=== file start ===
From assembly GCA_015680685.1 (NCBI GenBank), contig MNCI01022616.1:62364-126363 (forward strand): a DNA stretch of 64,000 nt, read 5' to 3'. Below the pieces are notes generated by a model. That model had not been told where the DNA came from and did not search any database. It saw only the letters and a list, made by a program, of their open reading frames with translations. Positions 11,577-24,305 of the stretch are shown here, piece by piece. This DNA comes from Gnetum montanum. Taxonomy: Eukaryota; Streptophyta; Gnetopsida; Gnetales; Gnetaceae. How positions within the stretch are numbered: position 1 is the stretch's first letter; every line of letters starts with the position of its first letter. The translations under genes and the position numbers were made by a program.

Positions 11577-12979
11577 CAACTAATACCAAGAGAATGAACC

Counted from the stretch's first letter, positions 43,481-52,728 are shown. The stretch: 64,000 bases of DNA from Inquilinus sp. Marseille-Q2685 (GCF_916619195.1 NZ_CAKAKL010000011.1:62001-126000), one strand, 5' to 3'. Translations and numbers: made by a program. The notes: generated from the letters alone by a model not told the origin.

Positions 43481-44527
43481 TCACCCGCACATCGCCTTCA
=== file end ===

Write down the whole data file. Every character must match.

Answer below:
From assembly GCA_015680685.1 (NCBI GenBank), contig MNCI01022616.1:62364-126363 (forward strand): a DNA stretch of 64,000 nt, read 5' to 3'. Below the pieces are notes generated by a model. That model had not been told where the DNA came from and did not search any database. It saw only the letters and a list, made by a program, of their open reading frames with translations. Positions 11,577-24,305 of the stretch are shown here, piece by piece. This DNA comes from Gnetum montanum. Taxonomy: Eukaryota; Streptophyta; Gnetopsida; Gnetales; Gnetaceae. How positions within the stretch are numbered: position 1 is the stretch's first letter; every line of letters starts with the position of its first letter. The translations under genes and the position numbers were made by a program.

Positions 11577-12979
11577 CAACTAATACCAAGAGAATGAACC

Counted from the stretch's first letter, positions 43,481-52,728 are shown. The stretch: 64,000 bases of DNA from Inquilinus sp. Marseille-Q2685 (GCF_916619195.1 NZ_CAKAKL010000011.1:62001-126000), one strand, 5' to 3'. Translations and numbers: made by a program. The notes: generated from the letters alone by a model not told the origin.

Positions 43481-44527
43481 TCACCCGCACATCGCCTTCA